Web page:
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Version: 3.10


Represents a queue of URLs to crawl, which is used for deep crawling of websites where you start with several URLs and then recursively follow links to other pages. The data structure supports both breadth-first and depth-first crawling orders.

Each URL is represented using an instance of the Request class. The queue can only contain unique URLs. More precisely, it can only contain Request instances with distinct uniqueKey properties. By default, uniqueKey is generated from the URL, but it can also be overridden. To add a single URL multiple times to the queue, corresponding Request objects will need to have different uniqueKey properties.

Do not instantiate this class directly, use the function instead.

RequestQueue is used by BasicCrawler, CheerioCrawler, PuppeteerCrawler and PlaywrightCrawler as a source of URLs to crawl. Unlike RequestList, RequestQueue supports dynamic adding and removing of requests. On the other hand, the queue is not optimized for operations that add or remove a large number of URLs in a batch.

RequestQueue stores its data either on local disk or in the Apify Cloud, depending on whether the APIFY_LOCAL_STORAGE_DIR or APIFY_TOKEN environment variable is set.

If the APIFY_LOCAL_STORAGE_DIR environment variable is set, the queue data is stored in that directory in an SQLite database file.

If the APIFY_TOKEN environment variable is set but APIFY_LOCAL_STORAGE_DIR is not, the data is stored in the Apify Request Queue cloud storage. Note that you can force usage of the cloud storage also by passing the forceCloud option to function, even if the APIFY_LOCAL_STORAGE_DIR variable is set.

Example usage:

// Open the default request queue associated with the crawler run
const queue = await;

// Open a named request queue
const queueWithName = await'some-name');

// Enqueue few requests
await queue.addRequest({ url: '' });
await queue.addRequest({ url: '' });
await queue.addRequest({ url: '' }, { forefront: true });

RequestQueue v1 is deprecated and will be removed in the future. Please use RequestQueue instead.





assumedHandledCount: number = 0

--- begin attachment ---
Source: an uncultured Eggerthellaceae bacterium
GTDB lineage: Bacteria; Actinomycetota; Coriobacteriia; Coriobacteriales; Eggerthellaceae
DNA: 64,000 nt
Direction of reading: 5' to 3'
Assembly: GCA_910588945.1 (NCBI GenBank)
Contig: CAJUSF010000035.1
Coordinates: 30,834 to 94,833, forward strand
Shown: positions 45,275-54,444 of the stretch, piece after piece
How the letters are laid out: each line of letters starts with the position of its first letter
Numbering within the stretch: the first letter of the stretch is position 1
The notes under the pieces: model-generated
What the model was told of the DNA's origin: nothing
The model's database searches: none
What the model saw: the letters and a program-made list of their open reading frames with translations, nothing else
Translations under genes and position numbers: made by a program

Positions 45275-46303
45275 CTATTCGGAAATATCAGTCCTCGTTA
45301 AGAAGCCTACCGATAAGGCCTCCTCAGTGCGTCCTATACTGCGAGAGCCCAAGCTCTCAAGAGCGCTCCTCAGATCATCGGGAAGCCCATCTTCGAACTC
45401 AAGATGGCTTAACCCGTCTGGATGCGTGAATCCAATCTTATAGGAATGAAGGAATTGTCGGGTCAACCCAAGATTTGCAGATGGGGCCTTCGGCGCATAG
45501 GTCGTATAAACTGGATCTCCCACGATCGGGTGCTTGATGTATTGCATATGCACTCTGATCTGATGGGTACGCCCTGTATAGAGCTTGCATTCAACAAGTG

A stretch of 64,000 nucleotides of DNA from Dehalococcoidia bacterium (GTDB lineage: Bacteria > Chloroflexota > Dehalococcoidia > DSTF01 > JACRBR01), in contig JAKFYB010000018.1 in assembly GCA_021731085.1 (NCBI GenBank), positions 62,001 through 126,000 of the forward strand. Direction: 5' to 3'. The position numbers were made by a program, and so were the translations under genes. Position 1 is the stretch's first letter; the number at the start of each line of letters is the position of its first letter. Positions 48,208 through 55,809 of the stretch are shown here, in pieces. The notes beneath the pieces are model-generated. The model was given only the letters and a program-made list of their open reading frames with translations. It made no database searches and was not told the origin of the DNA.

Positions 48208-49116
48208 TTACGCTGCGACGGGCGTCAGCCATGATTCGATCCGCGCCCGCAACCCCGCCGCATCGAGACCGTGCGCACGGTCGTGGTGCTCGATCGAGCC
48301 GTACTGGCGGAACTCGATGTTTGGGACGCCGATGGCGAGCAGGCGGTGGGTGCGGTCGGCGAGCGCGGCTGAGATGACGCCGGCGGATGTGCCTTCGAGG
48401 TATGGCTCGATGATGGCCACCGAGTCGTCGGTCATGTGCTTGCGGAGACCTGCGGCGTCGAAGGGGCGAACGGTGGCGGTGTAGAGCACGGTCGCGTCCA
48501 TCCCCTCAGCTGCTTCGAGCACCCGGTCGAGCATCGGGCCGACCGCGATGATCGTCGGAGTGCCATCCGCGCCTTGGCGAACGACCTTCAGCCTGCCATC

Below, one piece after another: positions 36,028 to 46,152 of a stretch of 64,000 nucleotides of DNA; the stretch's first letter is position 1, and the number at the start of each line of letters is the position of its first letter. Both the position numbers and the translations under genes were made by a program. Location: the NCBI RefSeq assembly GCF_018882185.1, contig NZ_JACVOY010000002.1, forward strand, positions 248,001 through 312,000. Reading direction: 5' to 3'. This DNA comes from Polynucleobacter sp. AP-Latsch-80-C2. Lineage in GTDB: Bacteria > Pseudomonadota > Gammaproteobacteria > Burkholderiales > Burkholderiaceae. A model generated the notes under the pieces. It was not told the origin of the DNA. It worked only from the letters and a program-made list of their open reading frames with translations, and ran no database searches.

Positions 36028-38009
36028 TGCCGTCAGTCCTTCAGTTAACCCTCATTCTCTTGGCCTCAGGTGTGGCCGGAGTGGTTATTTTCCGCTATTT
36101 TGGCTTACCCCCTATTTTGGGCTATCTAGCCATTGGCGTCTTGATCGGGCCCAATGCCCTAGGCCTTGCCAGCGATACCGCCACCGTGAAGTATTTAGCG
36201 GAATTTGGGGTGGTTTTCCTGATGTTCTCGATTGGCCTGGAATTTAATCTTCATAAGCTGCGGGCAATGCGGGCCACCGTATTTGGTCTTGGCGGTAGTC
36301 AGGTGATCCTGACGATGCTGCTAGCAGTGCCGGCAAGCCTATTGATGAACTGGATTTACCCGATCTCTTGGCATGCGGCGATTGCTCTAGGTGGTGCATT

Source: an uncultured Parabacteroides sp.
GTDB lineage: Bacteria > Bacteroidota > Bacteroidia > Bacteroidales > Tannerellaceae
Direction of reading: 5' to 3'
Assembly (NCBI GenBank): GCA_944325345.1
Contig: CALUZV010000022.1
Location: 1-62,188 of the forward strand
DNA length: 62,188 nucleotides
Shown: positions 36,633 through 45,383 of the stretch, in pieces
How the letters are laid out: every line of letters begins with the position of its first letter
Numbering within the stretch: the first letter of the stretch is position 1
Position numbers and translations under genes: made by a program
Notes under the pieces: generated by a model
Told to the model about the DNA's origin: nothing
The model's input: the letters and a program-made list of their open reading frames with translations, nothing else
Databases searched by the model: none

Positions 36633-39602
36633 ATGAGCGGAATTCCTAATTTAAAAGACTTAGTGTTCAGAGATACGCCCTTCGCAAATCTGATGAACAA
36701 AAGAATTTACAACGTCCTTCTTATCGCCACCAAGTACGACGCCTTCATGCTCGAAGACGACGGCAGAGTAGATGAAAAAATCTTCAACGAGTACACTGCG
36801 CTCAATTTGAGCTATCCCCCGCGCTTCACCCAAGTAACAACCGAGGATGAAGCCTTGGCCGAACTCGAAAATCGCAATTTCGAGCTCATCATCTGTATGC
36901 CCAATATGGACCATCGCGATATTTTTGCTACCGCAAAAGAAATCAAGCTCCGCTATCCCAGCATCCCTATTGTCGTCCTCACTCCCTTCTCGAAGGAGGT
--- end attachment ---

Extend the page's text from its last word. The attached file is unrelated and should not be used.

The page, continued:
assumedTotalCount: number = 0



clientKey: string = ...


config: Configuration = ...


id: string


internalTimeoutMillis: number = ...


log: Log


name?: string


requestLockSecs: number = ...


timeoutSecs: number = 30



  • Adds a request to the queue.

    If a request with the same uniqueKey property is already present in the queue, it will not be updated. You can find out whether this happened from the resulting QueueOperationInfo object.

    To add multiple requests to the queue by extracting links from a webpage, see the enqueueLinks helper function.


    Returns Promise<RequestQueueOperationInfo>


  • Adds requests to the queue in batches of 25.

    If a request that is passed in is already present due to its uniqueKey property being the same, it will not be updated. You can find out whether this happened by finding the request in the resulting BatchAddRequestsResult object.


    • rest...args: [requestsLike: Source[], options: RequestQueueOperationOptions]

      Request objects or vanilla objects with request data. Note that the function sets the uniqueKey and id fields to the passed requests if missing.

    Returns Promise<BatchAddRequestsResult>


  • Adds requests to the queue in batches. By default, it will resolve after the initial batch is added, and continue adding the rest in background. You can configure the batch size via batchSize option and the sleep time in between the batches via waitBetweenBatchesMillis. If you want to wait for all batches to be added to the queue, you can use the waitForAllRequestsToBeAdded promise you get in the response object.


    Returns Promise<AddRequestsBatchedResult>


  • drop(): Promise<void>
  • Removes the queue either from the Apify Cloud storage or from the local database, depending on the mode of operation.

    Returns Promise<void>


  • fetchNextRequest<T>(): Promise<null | Request<T>>
  • Returns a next request in the queue to be processed, or null if there are no more pending requests.